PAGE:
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County courts going digital


February 19. 2013 6:41PM
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A new digital recording system will soon eliminate the need for human stenographers in some Luzerne County Court proceedings, officials say.


County Deputy Court Administrator Mike Shucosky described the system as the the future of the court reporting system.


The recording program will be installed in a courtroom at the Brominski Building and implemented by the end of the year for child and spousal support hearings and juvenile court proceedings handled by masters, he said.


Masters are attorneys appointed to preside over certain matters in lieu of judges.


The masters must operate the recording device from the bench and will have the option to replay and bookmark the recordings on their computers after a proceeding, he said.


Stenographers will be involved only if a written copy is requested, which will require them to listen to a recording to generate the record, Shucosky said. Court officials have not determined if copies of recordings will be substituted for requested transcripts, he said.


The state agreed to fund the $17,000 system because attorneys who serve as masters must call in outside stenographers at a state-mandated $300 per day when the county's 14 court reporters are unavailable, Shucosky said.


The county spends about $20,000 annually on outside stenographers for proceedings that must be officially recorded, he said.


The scheduling of staff stenographers will continue to be an issue because the county has 10 elected judges, three senior judges and two out-of-county judges in addition to masters, creating as many as 19 simultaneous hearings requiring recording, Shucosky said.


Future of stenography

Angela Sallemi, the county's chief court reporter, said a digital system is almost a necessity without the addition of more staff stenographers. The court is increasingly relying on outside stenographers because the staff ones are stretched so thin, she said.


We don't have the bodies to cover every proceeding, and the cost of outside stenographers is prohibitive, Sallemi said.


Human transcription will always be needed in the county, she said, because a recording can't compensate for poor acoustics in many county courtrooms or people who don't speak clearly into recording system microphones, she said. Stenographers also routinely interject during court proceedings when people speak too quickly or incoherently or if two or more people are speaking at the same time.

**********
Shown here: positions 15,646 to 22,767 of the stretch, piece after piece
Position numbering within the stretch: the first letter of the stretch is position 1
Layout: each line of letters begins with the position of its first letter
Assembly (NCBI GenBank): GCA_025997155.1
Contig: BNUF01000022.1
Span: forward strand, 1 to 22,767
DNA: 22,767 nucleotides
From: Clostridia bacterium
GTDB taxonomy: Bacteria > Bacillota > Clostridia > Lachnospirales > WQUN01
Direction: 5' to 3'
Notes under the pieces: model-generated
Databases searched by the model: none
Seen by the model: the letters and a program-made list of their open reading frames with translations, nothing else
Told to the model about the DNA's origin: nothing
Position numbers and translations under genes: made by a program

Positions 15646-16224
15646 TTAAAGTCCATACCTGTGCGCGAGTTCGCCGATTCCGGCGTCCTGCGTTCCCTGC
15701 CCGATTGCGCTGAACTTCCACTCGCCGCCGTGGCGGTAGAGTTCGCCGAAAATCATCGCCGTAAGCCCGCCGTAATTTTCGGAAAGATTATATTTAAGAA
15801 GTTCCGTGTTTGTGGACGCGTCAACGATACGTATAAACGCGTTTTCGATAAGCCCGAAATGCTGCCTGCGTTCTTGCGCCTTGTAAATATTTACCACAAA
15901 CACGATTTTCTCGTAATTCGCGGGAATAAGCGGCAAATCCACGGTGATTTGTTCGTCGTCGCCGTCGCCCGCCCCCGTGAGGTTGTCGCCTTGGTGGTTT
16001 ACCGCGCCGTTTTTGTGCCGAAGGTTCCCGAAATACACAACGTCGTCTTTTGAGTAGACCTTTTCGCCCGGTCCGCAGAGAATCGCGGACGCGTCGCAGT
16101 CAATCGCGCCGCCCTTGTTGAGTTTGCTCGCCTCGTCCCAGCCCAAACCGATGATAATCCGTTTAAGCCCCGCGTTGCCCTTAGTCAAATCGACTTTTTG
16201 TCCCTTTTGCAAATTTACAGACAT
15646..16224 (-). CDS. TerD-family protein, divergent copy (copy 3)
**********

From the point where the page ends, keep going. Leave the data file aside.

Sallemi said the recording system should work well because the courtroom in the Brominski Building is small, and master-level hearings are typically a more controlled setting.


Stenographers have a major responsibility, she said.


If a court record isn't completed properly, it could lead to the need for a new trial, she said.


The county's staff stenographers are paid salaries ranging from $43,709 to $67,309 in addition to a fee for producing copies of transcripts.


The state Supreme Court's new $200 million Family Court building in Philadelphia will have digital recording systems in all courtrooms, and digital is the preferred system for federal court, Shucosky said.


These systems have been placed in a number of other county courts, Shucosky said.


Expansion option

Luzerne County may opt to expand the digital system to one or more of the three remaining courtrooms in the Brominski Building, though it's unclear if any judges will opt to consider the system for their proceedings, he said.


Going forward, the cost becomes less because we don't have to repeat the cost of software or servers. We think it has a really good future for us, he said.




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